Time & Attendance
By William Taylor
Apr. 24, 2023
Almost all manager engagement programs won’t work. It’s not because the programs themselves are bad; rather, it’s because they are based on the assumption that the causes of manager disengagement are the same as front-line staff – like how you’re not actually bad at basketball when you keep missing the shots at a carnival.
What you need to do is adjust your approach. If we’re still talking about winning the carnival prize, then you’re better off not playing or looking online. Unfortunately, choosing to ignore manager disengagement is a bad strategy, although you can also find help online too.
The fundamentals between manager disengagement and front-line employee disengagement stem from what motivates each. For front-line staff, the primary driver of motivation often comes from extrinsic motivators, such as compensation or piece-rate bonuses/tips. While these are also important for managers, it’s not what primarily motivates and keeps them engaged.
Daniel Pink’s Drive: The Surprising Truth About What Motivates Us explores this in depth. To save you time, it shows that managers are motivated by intrinsic factors. What it practically means is that they are motivated by having autonomy, mastery, and purpose in their role. And when you have a manager that is disengaged, and you dig to the root cause, it’s going to be one of these factors.
Autonomy for managers is the extent to which they are able to make decisions without approval.
It includes both explicit approvals (e.g. a policy requiring managers to get sign-off), as well as implicit approvals (e.g. there’s no policy, but the manager feels like they need to show their manager first). Implicit approvals are the most dangerous because if it were a risk the company should already have a formal approval process. This means it’s probably not a major risk for the manager to make the decision themselves, but they are paralyzed to make the call.
If you see a manager constantly asking for permission, they believe they need implicit approval and don’t have autonomy. The other side is when there are too many formal approval processes that impede great managers from making the best decisions. Whether you have the right balance between internal controls and manager autonomy is its own topic. However, one early sign is managers becoming hyper-agreeable and passive because they don’t feel like they can contribute new ideas. This will manifest as an increased turnover of high-quality managers.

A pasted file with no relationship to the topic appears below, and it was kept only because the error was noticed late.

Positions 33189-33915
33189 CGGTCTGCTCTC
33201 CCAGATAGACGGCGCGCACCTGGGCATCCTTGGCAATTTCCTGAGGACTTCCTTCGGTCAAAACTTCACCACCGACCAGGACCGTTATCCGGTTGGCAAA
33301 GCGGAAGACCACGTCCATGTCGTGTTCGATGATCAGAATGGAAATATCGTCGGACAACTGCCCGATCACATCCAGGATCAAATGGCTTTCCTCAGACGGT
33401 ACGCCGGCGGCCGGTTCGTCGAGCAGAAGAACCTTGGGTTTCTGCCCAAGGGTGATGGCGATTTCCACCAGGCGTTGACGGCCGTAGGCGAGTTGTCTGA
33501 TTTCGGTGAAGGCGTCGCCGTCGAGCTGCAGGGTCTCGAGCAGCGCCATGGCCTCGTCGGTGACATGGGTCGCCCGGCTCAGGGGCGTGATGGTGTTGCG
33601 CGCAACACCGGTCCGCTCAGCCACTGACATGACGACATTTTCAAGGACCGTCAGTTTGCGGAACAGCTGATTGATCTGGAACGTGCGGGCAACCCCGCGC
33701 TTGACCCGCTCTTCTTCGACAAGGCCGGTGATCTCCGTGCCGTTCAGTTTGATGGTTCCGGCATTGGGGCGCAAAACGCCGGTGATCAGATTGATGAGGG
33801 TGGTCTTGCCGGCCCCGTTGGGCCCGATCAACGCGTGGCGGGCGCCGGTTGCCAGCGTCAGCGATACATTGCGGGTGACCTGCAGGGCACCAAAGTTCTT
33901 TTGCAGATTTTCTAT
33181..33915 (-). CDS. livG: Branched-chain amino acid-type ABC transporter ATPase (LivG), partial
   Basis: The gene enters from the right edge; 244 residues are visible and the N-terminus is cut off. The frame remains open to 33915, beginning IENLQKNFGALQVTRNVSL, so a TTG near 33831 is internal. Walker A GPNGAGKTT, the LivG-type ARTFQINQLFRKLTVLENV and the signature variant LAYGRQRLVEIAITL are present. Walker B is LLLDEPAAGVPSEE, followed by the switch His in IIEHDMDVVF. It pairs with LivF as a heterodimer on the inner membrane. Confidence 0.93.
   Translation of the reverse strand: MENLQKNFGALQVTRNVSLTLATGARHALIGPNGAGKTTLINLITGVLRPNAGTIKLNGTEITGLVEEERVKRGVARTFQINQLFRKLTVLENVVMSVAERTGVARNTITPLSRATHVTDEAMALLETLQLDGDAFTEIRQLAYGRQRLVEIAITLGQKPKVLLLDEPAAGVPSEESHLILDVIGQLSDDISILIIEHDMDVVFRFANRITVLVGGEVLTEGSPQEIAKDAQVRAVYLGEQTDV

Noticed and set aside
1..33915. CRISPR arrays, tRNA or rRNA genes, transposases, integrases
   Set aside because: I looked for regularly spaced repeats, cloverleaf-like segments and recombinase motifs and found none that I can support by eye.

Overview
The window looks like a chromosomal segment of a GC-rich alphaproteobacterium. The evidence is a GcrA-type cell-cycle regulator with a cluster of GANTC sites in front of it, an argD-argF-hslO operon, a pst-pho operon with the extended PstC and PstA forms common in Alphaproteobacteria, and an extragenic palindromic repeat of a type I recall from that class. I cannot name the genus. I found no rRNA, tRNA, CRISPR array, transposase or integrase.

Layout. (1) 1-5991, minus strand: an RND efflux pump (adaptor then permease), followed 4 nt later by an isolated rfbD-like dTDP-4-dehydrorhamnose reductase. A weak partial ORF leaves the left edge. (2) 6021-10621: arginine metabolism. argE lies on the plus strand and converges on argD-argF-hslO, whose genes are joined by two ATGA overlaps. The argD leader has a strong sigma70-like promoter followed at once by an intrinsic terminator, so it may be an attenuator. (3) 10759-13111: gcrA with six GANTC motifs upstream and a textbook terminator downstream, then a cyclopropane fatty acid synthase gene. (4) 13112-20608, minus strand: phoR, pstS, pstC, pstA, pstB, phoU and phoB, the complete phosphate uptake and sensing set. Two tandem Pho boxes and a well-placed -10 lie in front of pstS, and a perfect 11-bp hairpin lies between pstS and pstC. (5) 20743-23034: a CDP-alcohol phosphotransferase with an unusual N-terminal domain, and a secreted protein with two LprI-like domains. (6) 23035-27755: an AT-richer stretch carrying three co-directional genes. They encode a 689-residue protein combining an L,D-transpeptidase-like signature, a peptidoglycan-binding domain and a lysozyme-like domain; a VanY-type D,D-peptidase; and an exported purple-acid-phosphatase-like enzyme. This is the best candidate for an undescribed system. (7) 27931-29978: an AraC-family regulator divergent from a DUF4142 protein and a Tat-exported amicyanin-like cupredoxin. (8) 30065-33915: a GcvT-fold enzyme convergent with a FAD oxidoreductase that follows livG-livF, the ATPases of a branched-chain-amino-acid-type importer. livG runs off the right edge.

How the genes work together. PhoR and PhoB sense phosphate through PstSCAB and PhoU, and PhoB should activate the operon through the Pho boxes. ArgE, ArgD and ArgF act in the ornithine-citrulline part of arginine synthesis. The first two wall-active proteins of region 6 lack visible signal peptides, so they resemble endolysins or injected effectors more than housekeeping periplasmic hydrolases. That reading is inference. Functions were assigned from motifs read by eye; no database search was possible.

The first step starts with who you hire and promote as managers. When you have great managers, they make great decisions, not anarchy. When you’re not confident in your managers’ ability, it causes you to add in approval processes as guard rails to prevent bad decision-making. Hiring and promoting the right people creates a loop of needing less process, creating more engaged managers and better business outcomes.
Secondly, many businesses suffer from a culture of implicit approvals because they focus on tasks instead of outcomes or projects. Focusing on small tasks creates an environment that requires constant checking in for the next tasks and entrenches the implicit approval approach.
The better way to manage workload is to assign outcomes (e.g. customer satisfaction, sales per labor hour, revenue), or specific projects (e.g. creating a summer menu, running a promotional event, etc.) So how do you deal with specific tasks that still need to get done?
You can keep task management simple by creating lists of tasks that you can regularly check on for completion. This way, you can see that work is getting done without constantly having to micromanage managers.
Mastery is the continual pursuit of becoming the best at your role or a skill within it.
It’s what turns a job into a calling. Managers find meaning in becoming the best at what they do, which helps to insulate their engagement levels from fluctuating environmental factors (e.g. strategy changes, layoffs, new management). It also has the added benefit of making them more effective and productive in their role.
A major sign is that there is little or no investment from the company in skills development and training of their workforce. This flags to managers that senior management doesn’t care to invest in their development. Usually based on the belief that training and development yields little ROI – it’s actually the opposite.
Another sign, albeit unconventional, is when the organizational structure creates layers of general managers instead of functional leadership. It stems from the idea that those that have the most expertise within a domain should be the ones making the decisions. Experts leading other experts. This gives the opportunity for managers to learn and be mentored, as well as promote a culture of excellence within a function.
When a company relies more heavily on general managers, they have to hire managers that are functional experts that know more in their domain. It means these managers don’t have someone more senior to learn from. X is then prioritized over domain excellence and dilutes the mastery culture that thrives in functional leadership structures.